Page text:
Soaring inflation has made federal assistance programs for low-income Americans more critical than ever.

But a federal minimum wage is the wrong way to do it. Instead, stimulus checks or cost of living assistance programs are a better way to address the issue.

When the Fair Labor Standards Act introduced the federal minimum wage in 1938, it had a dual goal, to help low-income Americans deal with the high cost of living and to provide a stimulus to the ailing economy. That's something businesses need in challenging economic times, like recessions.

Over time, the federal minimum wage failed to serve both goals effectively, as chronic inflation made it irrelevant.

A recent Economic Policy Institute analysis found that the value of the federal minimum wage adjusted for inflation has touched its lowest value in 66 years. For instance, based on the price increases in June, the current federal minimum wage of $7.25 per hour is now worth less than any February 1956, when it was 75 cents per hour, or $7.19 in June 2022 dollars.

So, should Washington get rid of the minimum wage?

Andrew Duffy, CEO of SparkPlug, doesn't think so, finding it inadequate and ineffective in protecting the earnings of low-income Americans from inflation.

"Inflation has made the minimum wage more important and relevant than ever — as costs of living rise, we need guardrails in place to ensure every worker can survive on the earnings from their labor," Duffy told International Business Times in an email. "I think it's disturbing that our pie-in-the-sky goal for economic welfare in the richest nation on Earth is 'survival,' but here we are."

Then there's the problem of cost-of-living disparities across states.

"There's a reasonable argument to be made that the minimum wage required for Midtown Manhattan will never match up with the minimum wage required for rural Arkansas," Duffy noted. "There's an equally reasonable argument to be made that the free market for labor breaks in rural, sparsely populated areas where individual employers can hold massive leverage over employees who don't have other accessible employment options. Hence, government intervention is required to protect people."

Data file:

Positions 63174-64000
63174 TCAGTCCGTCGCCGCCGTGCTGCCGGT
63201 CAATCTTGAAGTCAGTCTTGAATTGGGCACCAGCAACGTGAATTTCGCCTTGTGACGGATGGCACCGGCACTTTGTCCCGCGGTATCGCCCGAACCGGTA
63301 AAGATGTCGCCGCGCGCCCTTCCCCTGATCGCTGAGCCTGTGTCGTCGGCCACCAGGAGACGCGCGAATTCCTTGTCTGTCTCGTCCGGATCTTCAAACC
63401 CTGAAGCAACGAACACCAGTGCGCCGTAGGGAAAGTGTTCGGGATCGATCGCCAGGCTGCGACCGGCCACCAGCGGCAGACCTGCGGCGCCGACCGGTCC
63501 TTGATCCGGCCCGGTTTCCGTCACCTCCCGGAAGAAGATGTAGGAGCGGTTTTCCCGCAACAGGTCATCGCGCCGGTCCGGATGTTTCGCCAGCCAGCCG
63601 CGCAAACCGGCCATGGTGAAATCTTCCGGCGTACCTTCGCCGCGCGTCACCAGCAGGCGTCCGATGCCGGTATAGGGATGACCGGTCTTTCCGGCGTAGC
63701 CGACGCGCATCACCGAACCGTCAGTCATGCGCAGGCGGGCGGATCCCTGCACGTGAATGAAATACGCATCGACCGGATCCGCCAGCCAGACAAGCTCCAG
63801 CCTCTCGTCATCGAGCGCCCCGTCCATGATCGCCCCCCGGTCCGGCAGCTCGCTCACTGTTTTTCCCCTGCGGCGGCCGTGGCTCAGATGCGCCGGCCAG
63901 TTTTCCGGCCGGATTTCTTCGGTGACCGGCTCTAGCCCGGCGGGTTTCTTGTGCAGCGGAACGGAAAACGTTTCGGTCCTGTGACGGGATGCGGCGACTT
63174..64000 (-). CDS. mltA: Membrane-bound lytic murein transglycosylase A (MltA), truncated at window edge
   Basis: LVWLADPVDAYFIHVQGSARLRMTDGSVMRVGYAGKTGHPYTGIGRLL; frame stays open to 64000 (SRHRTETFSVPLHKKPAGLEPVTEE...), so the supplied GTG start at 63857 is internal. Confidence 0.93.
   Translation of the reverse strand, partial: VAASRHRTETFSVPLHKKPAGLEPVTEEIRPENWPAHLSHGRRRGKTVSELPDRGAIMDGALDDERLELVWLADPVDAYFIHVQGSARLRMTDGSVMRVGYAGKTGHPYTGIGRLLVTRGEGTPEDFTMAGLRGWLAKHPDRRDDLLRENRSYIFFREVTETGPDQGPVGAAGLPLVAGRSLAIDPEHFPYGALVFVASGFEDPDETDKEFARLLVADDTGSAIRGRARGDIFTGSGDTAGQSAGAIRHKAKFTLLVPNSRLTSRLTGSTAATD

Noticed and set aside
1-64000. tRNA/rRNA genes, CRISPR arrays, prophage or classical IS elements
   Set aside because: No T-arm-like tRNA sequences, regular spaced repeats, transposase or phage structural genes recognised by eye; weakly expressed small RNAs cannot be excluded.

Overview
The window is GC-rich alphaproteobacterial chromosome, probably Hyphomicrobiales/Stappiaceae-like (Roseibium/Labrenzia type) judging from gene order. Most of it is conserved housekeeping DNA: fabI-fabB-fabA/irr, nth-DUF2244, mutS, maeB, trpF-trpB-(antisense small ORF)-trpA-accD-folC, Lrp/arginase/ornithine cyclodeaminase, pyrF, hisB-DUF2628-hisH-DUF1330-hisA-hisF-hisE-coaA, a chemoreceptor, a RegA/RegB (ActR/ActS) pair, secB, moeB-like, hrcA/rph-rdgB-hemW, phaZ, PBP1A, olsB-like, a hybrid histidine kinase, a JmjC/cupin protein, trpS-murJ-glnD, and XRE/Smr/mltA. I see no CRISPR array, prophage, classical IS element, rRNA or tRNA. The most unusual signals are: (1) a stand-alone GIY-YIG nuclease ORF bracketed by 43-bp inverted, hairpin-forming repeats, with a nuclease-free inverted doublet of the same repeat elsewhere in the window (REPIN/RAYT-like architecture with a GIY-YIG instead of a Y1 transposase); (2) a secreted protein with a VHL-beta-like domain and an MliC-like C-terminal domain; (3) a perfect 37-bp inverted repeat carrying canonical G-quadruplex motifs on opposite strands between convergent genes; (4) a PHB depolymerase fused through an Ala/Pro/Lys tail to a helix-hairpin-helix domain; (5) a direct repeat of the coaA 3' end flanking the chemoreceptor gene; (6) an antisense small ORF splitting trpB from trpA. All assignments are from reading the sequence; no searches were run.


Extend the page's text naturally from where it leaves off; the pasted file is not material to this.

That's why Duffy thinks that America needs labor regulations that adjust the minimum wage for inflation at the state level.

"Instead of setting ourselves up for protracted political fights every year to raise the federal minimum wage, create a law that requires minimum wages in each state to rise proportionally to the trailing year's increase in consumer prices," he said.

While minimum wage is an inadequate and ineffective way of protecting the income of low-income Americans from inflation, it is an inefficient policy for addressing the needs of the economy during recessions, too. For example, during recessions, low-income Americans need assistance to cope with the loss of income due to higher unemployment, something the minimum wage does not address, as unemployed workers do not receive any wages.

Furthermore, it does not provide the economic stimulus businesses need during these difficult times. That is why a policy of stimulus checks that supplement unemployment benefits like the one policy-makers used to save the economy from the pandemic recession may be a better choice than raising the minimum wage. Moreover, it can be considered a more effective way of dispensing federal assistance to low-income Americans in periods of inflation and recessions.